“Atomic Blonde” Review ✦✦✧✧✧

11 August, 2017

Director: David Leitch
Screenwriter: Kurt Johnstad
Director of Photography: Jonathan Sela
Charlize Theron, James McAvoy, John Goodman

Synopsis: An elite secret service agent with a violent background is sent on a mission to retrieve a top secret file from Berlin, heading into dangerous territory as she advances on her target with the hope of procuring a mysterious dossier.

Atomic Blonde Review:

A delirious neo-noir implemented by the seekers of aesthetic glory and utilising bone-crunch violence in the effort to disguise its own homogeneity, “Atomic Blonde” talks big and lives large, idolising its comic book roots as it tries and fails to capture the essence of a blood-spattered graphic novel while providing surface enjoyments that only highlight the filmmakers’ struggle to match style with substance. Demonstrating postmodernism at its scariest and most imperious, the film heads towards pastiche without a parachute, tussling and scrapping behind Tarkovsky and practically making love to the swoon of ‘As Time Goes By’ in scenes produced like parody yet presented with the utmost seriousness.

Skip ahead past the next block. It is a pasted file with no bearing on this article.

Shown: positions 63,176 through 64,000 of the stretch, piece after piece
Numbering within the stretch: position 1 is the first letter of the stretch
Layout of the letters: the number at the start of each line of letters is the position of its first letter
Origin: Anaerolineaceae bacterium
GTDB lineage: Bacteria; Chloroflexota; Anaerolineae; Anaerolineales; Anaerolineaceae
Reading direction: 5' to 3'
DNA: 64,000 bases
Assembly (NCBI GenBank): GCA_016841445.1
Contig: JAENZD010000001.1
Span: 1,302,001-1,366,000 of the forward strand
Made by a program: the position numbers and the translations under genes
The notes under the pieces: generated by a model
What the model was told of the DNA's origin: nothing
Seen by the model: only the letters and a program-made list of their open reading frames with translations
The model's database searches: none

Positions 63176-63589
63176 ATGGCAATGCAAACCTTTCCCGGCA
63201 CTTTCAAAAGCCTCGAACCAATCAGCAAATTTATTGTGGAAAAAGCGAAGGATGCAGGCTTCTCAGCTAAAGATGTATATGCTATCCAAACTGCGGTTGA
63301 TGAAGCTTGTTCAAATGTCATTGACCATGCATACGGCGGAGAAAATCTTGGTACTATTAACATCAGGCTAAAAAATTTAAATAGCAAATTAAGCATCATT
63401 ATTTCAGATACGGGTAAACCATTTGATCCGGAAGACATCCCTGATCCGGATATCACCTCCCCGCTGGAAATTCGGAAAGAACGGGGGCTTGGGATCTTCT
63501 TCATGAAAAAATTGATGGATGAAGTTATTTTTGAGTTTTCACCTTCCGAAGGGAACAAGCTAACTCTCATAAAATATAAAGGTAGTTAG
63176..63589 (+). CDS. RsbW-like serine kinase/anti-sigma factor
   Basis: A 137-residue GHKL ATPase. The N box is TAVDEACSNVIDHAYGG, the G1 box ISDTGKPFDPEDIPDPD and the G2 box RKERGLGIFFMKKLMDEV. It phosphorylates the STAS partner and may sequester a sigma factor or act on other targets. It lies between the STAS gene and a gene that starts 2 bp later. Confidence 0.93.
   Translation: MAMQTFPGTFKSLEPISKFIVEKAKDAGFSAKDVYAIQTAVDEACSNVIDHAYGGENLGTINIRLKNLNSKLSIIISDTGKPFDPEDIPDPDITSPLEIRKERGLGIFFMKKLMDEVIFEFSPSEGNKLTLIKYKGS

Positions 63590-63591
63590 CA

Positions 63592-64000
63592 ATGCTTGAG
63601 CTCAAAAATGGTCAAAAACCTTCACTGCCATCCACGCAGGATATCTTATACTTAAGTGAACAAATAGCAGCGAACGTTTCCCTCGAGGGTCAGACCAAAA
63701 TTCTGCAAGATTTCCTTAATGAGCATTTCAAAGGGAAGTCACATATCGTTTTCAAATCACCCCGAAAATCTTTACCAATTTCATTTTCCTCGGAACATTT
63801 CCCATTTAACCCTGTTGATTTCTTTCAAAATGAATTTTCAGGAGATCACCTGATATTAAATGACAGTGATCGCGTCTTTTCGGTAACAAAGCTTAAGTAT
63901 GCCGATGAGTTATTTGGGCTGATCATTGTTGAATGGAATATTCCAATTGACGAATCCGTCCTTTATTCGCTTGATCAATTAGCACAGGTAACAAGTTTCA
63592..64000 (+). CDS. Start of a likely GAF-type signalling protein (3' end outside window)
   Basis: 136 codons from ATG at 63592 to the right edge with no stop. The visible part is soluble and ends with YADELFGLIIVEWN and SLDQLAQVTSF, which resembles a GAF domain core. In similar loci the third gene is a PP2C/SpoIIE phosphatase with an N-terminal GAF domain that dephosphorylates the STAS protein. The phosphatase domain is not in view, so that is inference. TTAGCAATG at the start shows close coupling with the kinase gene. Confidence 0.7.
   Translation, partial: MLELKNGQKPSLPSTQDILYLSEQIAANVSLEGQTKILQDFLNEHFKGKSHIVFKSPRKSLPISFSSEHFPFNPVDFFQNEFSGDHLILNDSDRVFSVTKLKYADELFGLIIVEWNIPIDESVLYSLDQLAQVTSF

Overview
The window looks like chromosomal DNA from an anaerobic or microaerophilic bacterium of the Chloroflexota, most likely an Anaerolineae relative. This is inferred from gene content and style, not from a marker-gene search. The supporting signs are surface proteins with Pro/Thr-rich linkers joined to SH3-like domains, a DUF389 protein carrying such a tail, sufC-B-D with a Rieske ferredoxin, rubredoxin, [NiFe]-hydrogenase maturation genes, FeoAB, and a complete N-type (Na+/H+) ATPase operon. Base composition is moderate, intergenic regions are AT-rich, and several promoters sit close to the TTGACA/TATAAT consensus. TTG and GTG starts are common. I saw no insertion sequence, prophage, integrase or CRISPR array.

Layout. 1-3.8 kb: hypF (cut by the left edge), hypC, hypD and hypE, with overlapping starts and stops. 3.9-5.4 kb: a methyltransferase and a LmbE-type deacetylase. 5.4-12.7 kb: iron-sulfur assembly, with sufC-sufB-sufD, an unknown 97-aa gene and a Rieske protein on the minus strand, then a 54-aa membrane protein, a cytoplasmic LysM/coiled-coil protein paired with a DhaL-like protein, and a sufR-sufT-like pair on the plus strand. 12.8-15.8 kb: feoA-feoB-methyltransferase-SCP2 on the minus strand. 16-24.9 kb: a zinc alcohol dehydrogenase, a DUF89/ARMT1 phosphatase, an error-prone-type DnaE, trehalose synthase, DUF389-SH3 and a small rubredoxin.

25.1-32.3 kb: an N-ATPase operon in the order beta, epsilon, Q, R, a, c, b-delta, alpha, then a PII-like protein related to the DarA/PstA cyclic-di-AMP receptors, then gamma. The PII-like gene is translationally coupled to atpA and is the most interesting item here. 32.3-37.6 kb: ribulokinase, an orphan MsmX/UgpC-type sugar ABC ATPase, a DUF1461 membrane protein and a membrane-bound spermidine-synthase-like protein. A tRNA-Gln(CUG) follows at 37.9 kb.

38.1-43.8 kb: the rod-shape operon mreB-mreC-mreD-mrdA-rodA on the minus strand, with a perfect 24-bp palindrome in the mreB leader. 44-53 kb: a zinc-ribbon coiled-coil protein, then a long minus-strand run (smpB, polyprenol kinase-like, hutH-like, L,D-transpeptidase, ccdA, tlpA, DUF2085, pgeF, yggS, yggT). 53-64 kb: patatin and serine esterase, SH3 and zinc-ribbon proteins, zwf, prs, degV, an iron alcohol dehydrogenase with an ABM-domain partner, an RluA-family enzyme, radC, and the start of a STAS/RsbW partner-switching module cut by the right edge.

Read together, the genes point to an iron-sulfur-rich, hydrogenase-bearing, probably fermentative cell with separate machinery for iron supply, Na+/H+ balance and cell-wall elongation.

Written like “Mission: Impossible” but performed like a discarded “Kick-Ass” rewrite, “Atomic Blonde” toys with pseudo long takes, slipping into an action coma before its third act as the film’s stylistic vigour seeks 80s jams over a knockout storyline. Proving to be more Tinker Tailor than 007, “Atomic Blonde” hunts for a needle in a haystack, surrounding itself with Berlin madness as the walls rather ironically begin to close around its limited storyline and an ex-stuntman to Brad Pitt and Jean-Claude Van Damme shows where his true loyalties lie in a film torn between interrogation and execution.

Sensual and violent yet pained by the struggles of an uninspired team of adapters, the movie envelops itself in an obnoxious kind of pizzazz, leaping from cross-examination to head kick like a psychedelic frog jumping between lily pads. Stewing like ditch-water as the plot dribbles out like stagnant sewage, the filmmakers seek cheap thrills in dangerous places, ogling a kickass Theron yet failing to match her badassery with likability. Revelling in the blood of her foes as she punches her way through a neon abyss, Theron is a Tarantino hero without a teacher and her skills become a mere attraction in a colourful mess of a movie.


Review Date
Atomic Blonde